Cord-cutting and the streaming wars are affecting AT&T’s bottom line and subscription base, triggering a disappointing fourth quarter, according to reports on Wednesday (Jan. 29).
AT&T reported that it lost 219,000 subscribers on its TV Now streaming service in the fourth quarter and 945,00 premium subscribers at DirecTV and U-Verse. WarnerMedia earnings in the quarter were also down due to revenue tied to HBO Max. AT&T also lost $1.2 billion because of sinking money into a streaming service to compete with Netflix.
On an earnings call Wednesday (Jan. 29), AT&T Chief Financial Officer John Stephens said earnings would remain off as the firm gets closer to the May rollout of HBO Max.
During the first six months of 2020, “we expect pressure from heavy HBO Max investment, which you saw begin in the fourth quarter,” Stephens said.
John Stankey, chief executive officer of WarnerMedia and chief operating officer of AT&T, said WarnerMedia made a “strategic decision” to keep certain shows for HBO Max rather than license them to run elsewhere. He said the HBO Max investment would “pay off over the long term.”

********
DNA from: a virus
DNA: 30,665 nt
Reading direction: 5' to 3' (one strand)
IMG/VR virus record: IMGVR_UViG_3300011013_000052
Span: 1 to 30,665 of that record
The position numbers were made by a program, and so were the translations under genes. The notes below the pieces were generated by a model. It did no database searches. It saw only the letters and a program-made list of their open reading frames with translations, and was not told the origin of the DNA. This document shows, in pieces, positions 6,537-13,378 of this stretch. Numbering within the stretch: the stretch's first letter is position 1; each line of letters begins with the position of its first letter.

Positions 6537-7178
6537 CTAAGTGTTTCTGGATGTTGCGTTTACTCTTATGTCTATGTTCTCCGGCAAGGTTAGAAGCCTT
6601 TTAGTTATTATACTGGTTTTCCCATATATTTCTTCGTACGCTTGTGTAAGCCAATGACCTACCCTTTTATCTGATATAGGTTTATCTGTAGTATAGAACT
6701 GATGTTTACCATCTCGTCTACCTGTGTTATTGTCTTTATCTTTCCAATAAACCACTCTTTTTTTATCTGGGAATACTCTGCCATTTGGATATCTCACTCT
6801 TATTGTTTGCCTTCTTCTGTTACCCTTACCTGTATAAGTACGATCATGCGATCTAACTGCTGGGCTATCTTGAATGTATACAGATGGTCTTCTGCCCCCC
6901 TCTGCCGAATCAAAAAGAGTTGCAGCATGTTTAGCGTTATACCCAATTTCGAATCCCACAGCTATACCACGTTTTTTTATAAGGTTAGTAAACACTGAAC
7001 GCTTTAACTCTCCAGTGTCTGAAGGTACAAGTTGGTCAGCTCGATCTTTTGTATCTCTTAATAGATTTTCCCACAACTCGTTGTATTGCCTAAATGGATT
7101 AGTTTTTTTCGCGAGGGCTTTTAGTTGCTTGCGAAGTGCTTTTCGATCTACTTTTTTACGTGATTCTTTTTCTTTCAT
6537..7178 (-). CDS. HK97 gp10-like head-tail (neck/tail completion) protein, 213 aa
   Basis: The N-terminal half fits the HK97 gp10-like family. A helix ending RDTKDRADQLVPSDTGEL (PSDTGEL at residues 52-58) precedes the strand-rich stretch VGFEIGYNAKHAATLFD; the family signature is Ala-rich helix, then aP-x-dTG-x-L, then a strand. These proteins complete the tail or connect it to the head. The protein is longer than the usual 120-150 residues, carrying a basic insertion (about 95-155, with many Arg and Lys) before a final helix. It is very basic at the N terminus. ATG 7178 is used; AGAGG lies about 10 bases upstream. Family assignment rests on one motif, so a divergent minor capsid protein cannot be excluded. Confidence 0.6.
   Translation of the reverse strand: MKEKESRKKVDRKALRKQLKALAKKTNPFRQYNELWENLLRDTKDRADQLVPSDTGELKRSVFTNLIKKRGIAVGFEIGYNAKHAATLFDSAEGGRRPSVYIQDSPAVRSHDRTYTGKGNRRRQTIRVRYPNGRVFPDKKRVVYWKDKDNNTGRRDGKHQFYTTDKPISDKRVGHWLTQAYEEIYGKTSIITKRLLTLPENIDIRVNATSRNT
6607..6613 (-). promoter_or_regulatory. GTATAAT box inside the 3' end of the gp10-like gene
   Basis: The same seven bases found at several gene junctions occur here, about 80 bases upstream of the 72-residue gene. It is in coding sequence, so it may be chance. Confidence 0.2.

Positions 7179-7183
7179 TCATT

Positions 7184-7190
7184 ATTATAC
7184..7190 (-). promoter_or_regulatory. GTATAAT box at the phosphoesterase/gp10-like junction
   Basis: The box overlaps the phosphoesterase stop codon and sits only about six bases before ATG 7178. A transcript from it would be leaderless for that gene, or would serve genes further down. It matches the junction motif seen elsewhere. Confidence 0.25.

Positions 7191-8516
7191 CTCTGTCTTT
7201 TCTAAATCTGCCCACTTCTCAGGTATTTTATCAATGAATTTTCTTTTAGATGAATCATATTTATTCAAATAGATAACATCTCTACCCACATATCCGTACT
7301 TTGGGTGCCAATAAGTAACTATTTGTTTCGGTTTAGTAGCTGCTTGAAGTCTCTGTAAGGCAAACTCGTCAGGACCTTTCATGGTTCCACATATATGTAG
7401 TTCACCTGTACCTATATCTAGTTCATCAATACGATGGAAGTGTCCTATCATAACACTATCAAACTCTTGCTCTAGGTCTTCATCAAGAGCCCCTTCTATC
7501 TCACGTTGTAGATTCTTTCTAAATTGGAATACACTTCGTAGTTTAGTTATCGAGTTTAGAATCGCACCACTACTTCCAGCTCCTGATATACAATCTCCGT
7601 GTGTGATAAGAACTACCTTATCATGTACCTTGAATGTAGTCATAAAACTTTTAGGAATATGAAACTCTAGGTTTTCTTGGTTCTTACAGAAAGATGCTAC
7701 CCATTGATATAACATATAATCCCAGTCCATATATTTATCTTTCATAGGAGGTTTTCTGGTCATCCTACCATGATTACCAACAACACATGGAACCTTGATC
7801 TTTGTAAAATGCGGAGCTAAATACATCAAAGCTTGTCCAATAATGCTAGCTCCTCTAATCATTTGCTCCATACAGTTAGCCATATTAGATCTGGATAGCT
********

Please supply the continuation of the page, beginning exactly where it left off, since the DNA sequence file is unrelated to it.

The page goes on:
Losses at WarnerMedia played a role in AT&T’s drop in general revenues, which fell to $46.8 billion in the fourth quarter, 2.4 percent less than a year ago and missing analyst expectations of $46.9 billion.
AT&T’s regular television business is also suffering as people cut cable cords and rely on streaming subscription services. The company lost 945,000 premium video customers in the fourth quarter. In 2019, it lost over 4 million customers.
On the upside, the Texas-based firm saw a fourth-quarter jump in prepaid subscribers for its wireless phone business, adding 229,000 new customers, beating analyst forecasts of the 83,000 new users. Prepaid subscribers pay their monthly bills in advance.
In July, AT&T partnered with Microsoft to let the communications giant use Microsoft’s Azure cloud system for its computing purposes. Microsoft will become AT&T’s “preferred” cloud company. Amazon is currently the largest cloud provider.
The two companies said they will collaborate on edge computing, which means that Microsoft technology will be incorporated in AT&T’s forthcoming 5G network.